Two months ago, when I felt like I couldn’t do much of anything (because grief), I did what every sad, but kinda crafty 40 year old woman does: I bought stuff on Etsy. 

Specifically, I bought a Lisa Congdon print that says OK Let’s Do This. I hung it right above my desk.

It wasn’t my first choice (I love all of her work), but I sorely needed a pep talk. I was feeling stuck, slow as molasses, and had no idea how I was ever going to get all my work done. Between you and me, my couch game this year has been STRONG.

I knew I needed to see and say those words every day: OK Let’s Do This.

by Lisa Congdon


OK Let’s Just Try To Do This One Thing even though your brain had been replaced with moldy Silly Putty.

OK Let’s Get To Work and try to get three things done, then you can listen to another chapter of Educated.

OK Let’s Make a Move Right NOW because if you hesitate for one more second, the couch is going to swallow you whole and burp out your uncharged Fitbit.

OK Let’s Do This.

It was a one sentence pep talk. Nothing fancy. I was just straight up inner coaching myself. But it worked (things that also worked: being outside in the sun, seeing a therapist, painting the walls a new color).

Here’s what I want for you: find the words that help you move in the direction you want to go. Then say them a lot. A lot, a lot.

I couldn’t conjure up the right words, so I borrowed Lisa Congdon’s to help me pick myself up over and over again this spring, until I could do it on my own.

Things eventually got rolling again and it wasn’t long before I got my first whiff of overwhelm. I had a lot of catching up to do and I felt anxious. So I had to change my pep talk.

OK Let’s Do This became It’s OK You Got This.

One motivated me to get going. The other helped me to feel calmer, more capable.

Whenever I notice that I’m starting to spin out about the classes I’m teaching, the programs I’m building, the newsletters I’m (not) writing, and the conference talks I’m giving, I stop and remind myself:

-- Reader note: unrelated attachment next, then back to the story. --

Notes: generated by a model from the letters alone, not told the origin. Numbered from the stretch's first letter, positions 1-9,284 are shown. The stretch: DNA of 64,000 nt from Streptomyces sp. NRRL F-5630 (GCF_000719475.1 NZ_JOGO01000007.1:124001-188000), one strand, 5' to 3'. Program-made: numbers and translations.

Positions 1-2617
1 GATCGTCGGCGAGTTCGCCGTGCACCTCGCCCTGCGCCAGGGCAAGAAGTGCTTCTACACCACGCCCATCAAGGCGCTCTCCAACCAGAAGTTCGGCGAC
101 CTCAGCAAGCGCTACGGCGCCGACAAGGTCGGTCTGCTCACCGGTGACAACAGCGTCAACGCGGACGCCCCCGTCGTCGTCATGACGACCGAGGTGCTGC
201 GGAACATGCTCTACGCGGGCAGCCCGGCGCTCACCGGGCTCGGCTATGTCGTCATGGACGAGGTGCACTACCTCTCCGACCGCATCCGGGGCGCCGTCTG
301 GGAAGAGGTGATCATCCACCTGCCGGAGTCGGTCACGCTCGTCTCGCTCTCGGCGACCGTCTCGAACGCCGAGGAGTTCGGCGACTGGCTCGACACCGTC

Yes it’s a lot, but I know I can do this. I’ve done it before. I’ve got the skills. I’ve got the knowledge. All will be well.

And I feel better.

That’s what I want you to know: What you say to yourself matters. Choose the words that will be most helpful and put them on repeat. Especially when you’re stressed out. Here’s why:

The way we perceive stress and the way we perceive ourselves in relation to stress matters.

Kelly McGonigal PhD wrote about 3 protective beliefs we can chose to have that will change how stress impacts our physical health.

The 3 Most Protective Beliefs About Stress:

  1. View your body’s stress response as helpful, not debilitating (I’m gonna use this burst of energy to tackle that challenge!)
  2. View yourself as able to handle, and even learn and grow from, the stress in your life (I can do this!)
  3. View stress as something that everyone deals with, and not something that proves how uniquely screwed up you or your life is (I’m not alone in this, I’m just human, also maybe I need a snack?)


The research shows that having these positive beliefs can protect us from some of the harmful effects of stress, even if we can’t REDUCE our stress.

And here’s another way we can change how stress impacts us, without reducing our stress: find the meaning. If you can finding some meaning in whatever it is that’s stressing you out, you can reduce the harmful effects of stress (says McGonigal).

This is important to consider because lots of you work very intense jobs and there will be times when you can’t reduce your exposure to stress. So you have to change how you relate to it. That shift can help protect your heart (and other at-risk body bits) from the harmful effects of stress.

For me, it was the second belief (I know I can do this!) that has been really powerful for me these past couple of months. I can’t prove that it helped keep me physically healthy. But I can say, without a doubt, that telling myself over and over again – It’s OK, You’ve Got This – led me out of anxiety time and again.

When we believe (and reaffirm) that we have the skills that we need to address a challenge, we become less stressed by that challenge.

And if we don’t know how to address the challenge, but we believe that we have the capacity to learn the skills we need to tackle it, we’re less stressed.

If we believe that we have the skills and resources to cope with the difficult emotions that might come with the challenge, we’re more resilient to the stress.

How you perceive yourself in relation to stress matters. And you can shape your perceptions with deliberate self-talk.

So say it with me now:
OK, Let’s Do This.
It’s OK, I’ve Got This.
 
You can learn more about this stress perception stuff in the super popular TED Talk from Kelly McGonigal. But what about you? What words do you need to have on repeat, so you can do the thing?

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